Rino Tirikatene

Last updated

Rino Tirikatene

MP
Rino Tirikatene.jpg
Member of the New Zealand Parliament
for Te Tai Tonga
Assumed office
30 November 2011 (2011-11-30)
Preceded by Rahui Katene
Personal details
Born1972 (age 4849)
Rangiora, New Zealand
Political party Labour Party
Relations Eruera Tirikatene (grandfather)
Whetu Tirikatene-Sullivan (aunt)
Website Party website

Rino Tirikatene (born 1972) [1] is a New Zealand politician and a member of the House of Representatives, representing the Te Tai Tonga electorate since the 2011 election. He is a member of the Labour Party. He comes from a family with a strong political history.

Contents

Early life

Born in Rangiora, Tirikatene affiliates to the Ngāi Tahu and Ngāti Hine iwi. [2] He is the grandson of Sir Eruera Tirikatene and the nephew of Whetu Tirikatene-Sullivan. His grandfather and aunt between them held the Southern Maori electorate for 64 years from 1932 and 1996. As such, the name Tirikatene is for many voters synonymous with the Māori electorate that covers the southern part of New Zealand. [3]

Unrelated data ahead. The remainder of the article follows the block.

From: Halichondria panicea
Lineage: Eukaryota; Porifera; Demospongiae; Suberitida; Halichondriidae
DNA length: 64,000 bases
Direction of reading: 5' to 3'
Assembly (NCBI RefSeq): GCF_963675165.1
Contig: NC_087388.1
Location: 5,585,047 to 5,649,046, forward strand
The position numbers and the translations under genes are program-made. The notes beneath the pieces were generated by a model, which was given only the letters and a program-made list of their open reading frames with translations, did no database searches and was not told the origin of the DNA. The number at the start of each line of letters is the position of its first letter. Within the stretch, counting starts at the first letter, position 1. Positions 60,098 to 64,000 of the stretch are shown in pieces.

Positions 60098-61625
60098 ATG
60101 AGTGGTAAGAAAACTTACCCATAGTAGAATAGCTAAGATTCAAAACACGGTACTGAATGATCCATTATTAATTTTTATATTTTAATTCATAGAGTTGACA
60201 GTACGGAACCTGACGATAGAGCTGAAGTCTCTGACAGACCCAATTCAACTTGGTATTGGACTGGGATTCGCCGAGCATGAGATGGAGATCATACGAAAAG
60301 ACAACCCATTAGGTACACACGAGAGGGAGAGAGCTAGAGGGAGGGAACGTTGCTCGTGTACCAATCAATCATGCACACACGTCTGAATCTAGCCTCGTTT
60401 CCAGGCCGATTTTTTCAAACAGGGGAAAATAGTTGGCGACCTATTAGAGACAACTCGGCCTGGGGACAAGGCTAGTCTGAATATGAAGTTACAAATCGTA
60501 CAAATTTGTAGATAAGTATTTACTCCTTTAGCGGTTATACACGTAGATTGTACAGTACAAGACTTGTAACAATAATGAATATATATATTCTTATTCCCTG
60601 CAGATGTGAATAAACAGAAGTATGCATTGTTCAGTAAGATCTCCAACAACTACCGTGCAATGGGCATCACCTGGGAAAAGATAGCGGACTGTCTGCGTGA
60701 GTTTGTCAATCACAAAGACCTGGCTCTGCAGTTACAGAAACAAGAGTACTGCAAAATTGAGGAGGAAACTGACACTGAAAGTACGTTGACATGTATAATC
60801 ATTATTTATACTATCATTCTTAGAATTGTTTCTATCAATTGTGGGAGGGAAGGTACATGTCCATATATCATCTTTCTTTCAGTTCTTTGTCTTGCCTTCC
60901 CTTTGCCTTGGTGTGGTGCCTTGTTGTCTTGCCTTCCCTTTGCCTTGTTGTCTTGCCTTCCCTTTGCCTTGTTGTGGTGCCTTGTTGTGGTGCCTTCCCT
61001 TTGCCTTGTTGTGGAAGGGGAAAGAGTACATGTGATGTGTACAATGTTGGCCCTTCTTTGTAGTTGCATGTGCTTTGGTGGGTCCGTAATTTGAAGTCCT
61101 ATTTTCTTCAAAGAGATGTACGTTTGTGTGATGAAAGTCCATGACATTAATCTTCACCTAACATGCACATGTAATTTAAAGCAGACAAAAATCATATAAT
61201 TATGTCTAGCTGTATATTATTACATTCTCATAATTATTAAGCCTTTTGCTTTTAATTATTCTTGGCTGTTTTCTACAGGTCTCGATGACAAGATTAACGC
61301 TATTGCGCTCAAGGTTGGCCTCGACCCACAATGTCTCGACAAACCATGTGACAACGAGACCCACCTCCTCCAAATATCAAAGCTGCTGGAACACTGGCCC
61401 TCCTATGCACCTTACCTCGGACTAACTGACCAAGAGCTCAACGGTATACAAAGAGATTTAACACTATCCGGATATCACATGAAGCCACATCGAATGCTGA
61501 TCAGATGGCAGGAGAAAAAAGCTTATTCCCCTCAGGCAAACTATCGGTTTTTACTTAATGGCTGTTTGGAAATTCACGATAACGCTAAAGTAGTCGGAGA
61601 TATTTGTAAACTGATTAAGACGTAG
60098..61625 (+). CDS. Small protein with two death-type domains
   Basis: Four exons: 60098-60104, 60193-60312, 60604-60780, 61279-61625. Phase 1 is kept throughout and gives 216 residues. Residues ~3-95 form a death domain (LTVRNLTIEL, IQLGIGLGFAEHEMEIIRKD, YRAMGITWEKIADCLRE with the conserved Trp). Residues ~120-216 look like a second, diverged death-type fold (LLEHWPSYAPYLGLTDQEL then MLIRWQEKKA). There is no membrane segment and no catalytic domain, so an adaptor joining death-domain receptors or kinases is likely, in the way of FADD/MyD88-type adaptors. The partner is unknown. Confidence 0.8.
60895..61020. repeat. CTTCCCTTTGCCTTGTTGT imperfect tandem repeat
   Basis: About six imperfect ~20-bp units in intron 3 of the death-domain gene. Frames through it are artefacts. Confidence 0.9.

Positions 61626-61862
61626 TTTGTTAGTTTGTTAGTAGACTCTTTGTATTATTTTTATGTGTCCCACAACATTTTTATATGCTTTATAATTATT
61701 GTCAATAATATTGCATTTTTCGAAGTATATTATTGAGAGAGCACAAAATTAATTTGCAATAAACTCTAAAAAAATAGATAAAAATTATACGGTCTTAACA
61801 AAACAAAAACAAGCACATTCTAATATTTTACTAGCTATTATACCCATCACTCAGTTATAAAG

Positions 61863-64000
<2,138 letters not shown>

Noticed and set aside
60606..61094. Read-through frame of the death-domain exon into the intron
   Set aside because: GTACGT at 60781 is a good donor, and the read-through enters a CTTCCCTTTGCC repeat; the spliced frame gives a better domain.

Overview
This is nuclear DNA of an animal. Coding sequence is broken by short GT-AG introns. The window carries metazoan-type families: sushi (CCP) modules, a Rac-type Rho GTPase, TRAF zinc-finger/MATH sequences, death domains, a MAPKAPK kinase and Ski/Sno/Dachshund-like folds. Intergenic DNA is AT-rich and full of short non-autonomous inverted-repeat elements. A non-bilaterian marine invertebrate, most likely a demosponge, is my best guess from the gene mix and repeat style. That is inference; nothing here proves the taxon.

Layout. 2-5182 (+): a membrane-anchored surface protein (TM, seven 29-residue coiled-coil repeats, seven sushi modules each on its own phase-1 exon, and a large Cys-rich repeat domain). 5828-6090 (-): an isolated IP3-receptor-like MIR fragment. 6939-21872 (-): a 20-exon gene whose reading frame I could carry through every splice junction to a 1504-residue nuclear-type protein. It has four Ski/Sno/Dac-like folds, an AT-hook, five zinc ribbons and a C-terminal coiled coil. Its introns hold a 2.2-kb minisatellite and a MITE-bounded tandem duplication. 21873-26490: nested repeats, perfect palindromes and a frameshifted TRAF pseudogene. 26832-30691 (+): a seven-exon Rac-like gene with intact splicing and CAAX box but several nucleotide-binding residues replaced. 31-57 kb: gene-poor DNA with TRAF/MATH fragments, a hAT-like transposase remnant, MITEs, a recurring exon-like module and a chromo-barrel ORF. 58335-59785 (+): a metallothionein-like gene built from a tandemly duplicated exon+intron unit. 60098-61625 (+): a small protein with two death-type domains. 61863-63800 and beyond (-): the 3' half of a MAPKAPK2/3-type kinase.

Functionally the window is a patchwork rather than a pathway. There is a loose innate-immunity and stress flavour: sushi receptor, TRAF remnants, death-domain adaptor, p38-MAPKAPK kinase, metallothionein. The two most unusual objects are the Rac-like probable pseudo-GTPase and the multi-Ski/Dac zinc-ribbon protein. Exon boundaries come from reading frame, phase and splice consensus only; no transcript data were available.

Prior to running for parliament, Tirikatene worked as a commercial lawyer with Simpson Grierson and in a variety of Māori economic development roles. [4]

Member of Parliament

New Zealand Parliament
YearsTermElectorateListParty
2011 2014 50th Te Tai Tonga 45 Labour
2014 2017 51st Te Tai Tonga none Labour
2017 2020 52nd Te Tai Tonga none Labour
2020 present 53rd Te Tai Tonga 29 Labour

In Opposition, 20112017

Tirikatene stood for Labour in Te Puku O Te Whenua in the 1996 election. [5] His father, Rino Tirikatene senior, was originally selected for the seat but died suddenly on the campaign trail. Tirikatene was asked to replace his father. [6] That year, New Zealand First won all Māori electorates, with Rana Waitai beating Tirikatene and Tu Wyllie defeating Whetu Tirikatene-Sullivan. [7]

He was selected to represent Labour in the Te Tai Tonga electorate on 1 December 2010. [8] Te Tai Tonga is one of the seven Māori electorates, covers the South Island plus Wellington [9] and is New Zealand's largest electorate by area. [10] In the 2011 New Zealand general election, Tirikatene was placed at number 45 on the Labour Party list. [11]

He contested the Te Tai Tonga electorate against the incumbent, Rahui Katene of the Māori Party. Labour's selection of Tirikatene was criticised as cynical by Katene, as they are both from the same hapū, but this was rejected by Tirikatene, as "all Maoris connect up somewhere along the line". [9] Tirikatene won the electorate with a margin of 1,475 votes. [12] The electorate had previously been held by Labour, from 1999 until 2005. [13]

In 2013, Tirikatene voted against the Marriage Amendment Bill, which aims to permit same sex marriage in New Zealand, with fellow Labour MPs William Sio, Ross Robertson and Damien O'Connor. [14]